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Vanilla beans are an expensive and prized flavoring formed from the vanilla orchid plant. The beans are long and thin. The extracts and powders made from vanilla beans are used to flavor many baked goods, cakes and cookies in household and commercial kitchens alike. Here is a great way to make a vanilla paste out of spent or fresh vanilla beans that can be used to flavor homemade items.

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Lay a piece of parchment paper over a baking or cookie sheet. If air drying, find a dry place with low humidity to allow the beans to dry, or preheat oven to 175 to 200 degrees, depending on how low the oven will go. The temperature should be warm but not hot.

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Place each vanilla bean on a flat work surface or countertop. Using a small paring knife, split the vanilla bean in two. This is done in one of two ways. The first is to hold the vanilla bean firmly down with one hand and in the other take a paring knife and work the tip of the knife down the vanilla bean, working right to left if you are righthanded. The second is to hold the vanilla bean on the right side, place the knife parallel to the work surface and cut the vanilla bean in two by going left to right. Repeat with remaining vanilla beans.

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Place the cut vanilla bean halves on the parchment-lined baking sheet and spread them out to avoid touching.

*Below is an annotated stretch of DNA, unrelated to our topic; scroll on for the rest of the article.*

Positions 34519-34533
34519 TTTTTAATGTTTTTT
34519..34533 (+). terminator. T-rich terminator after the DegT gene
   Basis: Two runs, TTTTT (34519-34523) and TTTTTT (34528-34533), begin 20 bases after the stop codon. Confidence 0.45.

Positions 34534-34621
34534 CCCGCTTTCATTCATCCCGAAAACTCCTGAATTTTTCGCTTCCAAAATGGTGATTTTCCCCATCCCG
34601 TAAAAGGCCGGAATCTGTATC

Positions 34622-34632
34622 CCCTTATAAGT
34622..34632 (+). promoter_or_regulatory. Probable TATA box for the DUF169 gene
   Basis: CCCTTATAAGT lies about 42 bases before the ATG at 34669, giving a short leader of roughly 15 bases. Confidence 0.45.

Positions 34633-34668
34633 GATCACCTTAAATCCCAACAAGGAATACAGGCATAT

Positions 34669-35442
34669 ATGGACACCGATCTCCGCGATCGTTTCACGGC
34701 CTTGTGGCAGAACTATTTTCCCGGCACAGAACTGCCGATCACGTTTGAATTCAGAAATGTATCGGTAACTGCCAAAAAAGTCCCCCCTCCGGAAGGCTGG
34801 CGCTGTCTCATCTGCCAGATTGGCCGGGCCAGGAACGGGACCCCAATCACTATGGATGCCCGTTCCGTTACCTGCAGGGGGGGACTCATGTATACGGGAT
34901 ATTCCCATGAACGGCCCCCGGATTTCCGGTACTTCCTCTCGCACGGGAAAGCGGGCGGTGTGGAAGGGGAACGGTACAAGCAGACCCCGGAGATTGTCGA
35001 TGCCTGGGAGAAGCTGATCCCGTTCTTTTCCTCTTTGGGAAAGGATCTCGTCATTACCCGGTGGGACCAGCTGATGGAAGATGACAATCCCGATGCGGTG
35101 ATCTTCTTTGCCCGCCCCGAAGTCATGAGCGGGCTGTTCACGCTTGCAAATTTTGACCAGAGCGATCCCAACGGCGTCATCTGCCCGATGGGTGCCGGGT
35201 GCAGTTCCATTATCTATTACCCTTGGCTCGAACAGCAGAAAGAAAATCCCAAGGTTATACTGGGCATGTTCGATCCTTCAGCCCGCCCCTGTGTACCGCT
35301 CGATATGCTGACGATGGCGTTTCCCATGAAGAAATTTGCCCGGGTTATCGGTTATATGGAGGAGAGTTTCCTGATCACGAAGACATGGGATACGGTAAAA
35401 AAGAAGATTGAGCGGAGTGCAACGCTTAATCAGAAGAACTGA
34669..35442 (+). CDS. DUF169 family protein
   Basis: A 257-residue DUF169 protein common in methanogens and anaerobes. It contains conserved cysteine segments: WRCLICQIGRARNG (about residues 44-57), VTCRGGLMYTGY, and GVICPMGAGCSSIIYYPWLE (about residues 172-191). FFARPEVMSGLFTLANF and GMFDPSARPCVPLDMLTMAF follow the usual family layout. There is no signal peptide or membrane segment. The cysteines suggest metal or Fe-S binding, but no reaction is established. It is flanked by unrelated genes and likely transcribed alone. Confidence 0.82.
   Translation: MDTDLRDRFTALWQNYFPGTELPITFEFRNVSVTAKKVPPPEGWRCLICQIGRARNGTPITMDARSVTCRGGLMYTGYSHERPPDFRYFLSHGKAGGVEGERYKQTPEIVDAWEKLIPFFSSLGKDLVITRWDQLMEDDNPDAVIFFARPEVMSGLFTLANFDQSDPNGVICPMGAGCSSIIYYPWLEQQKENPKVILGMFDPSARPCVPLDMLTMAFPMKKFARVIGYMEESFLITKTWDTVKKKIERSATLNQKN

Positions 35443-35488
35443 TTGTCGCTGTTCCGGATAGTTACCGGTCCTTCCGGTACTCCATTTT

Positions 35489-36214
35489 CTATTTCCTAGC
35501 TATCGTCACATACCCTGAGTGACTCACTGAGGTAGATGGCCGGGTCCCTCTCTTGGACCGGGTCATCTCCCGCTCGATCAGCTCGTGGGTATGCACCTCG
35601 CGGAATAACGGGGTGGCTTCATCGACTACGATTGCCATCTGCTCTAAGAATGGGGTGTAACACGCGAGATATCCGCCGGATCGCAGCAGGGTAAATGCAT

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If letting air dry, let the beans dry out for several days until brittle and completely dry. If drying out in an oven, place the vanilla beans inside and bake for about 30 minutes. Check every 10 to 15 minutes thereafter and remove when completely dried and brittle. Remove and allow the beans to cool to room temperature.

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Break up the beans into smaller pieces and place several broken-up vanilla beans in the bowl of a spice grinder or a thoroughly cleaned coffee grinder. Pulse until the vanilla beans have been pulverized into a powder. Open up the top and pour out into a mixing bowl. Repeat with remaining vanilla bean pieces.

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Measure the corn syrup one tablespoon at a time and add enough to get the desired consistency. Add only enough to make a paste that will be easy to scoop. The amount of corn syrup will depend on the amount of powder from grinding the vanilla beans.

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Use in sauces and batters to flavor, giving them a rich, true vanilla flavor and visual texture. Mixture will keep for a week in the refrigerator.

Tip

The amount of vanilla bean powder from grinding the vanilla beans will vary depending on how thick or thin or how big the vanilla beans were to begin with.

About the Author

Renee Shelton

Renee Shelton is publisher of the periodical, Pastry Sampler Journal, and is editor and contributing writer to several niche blogs. Her personal webpages have been referenced in numerous cookbooks. When she isn't writing about food, you'll find her hunting down historical cookbooks at swap meets.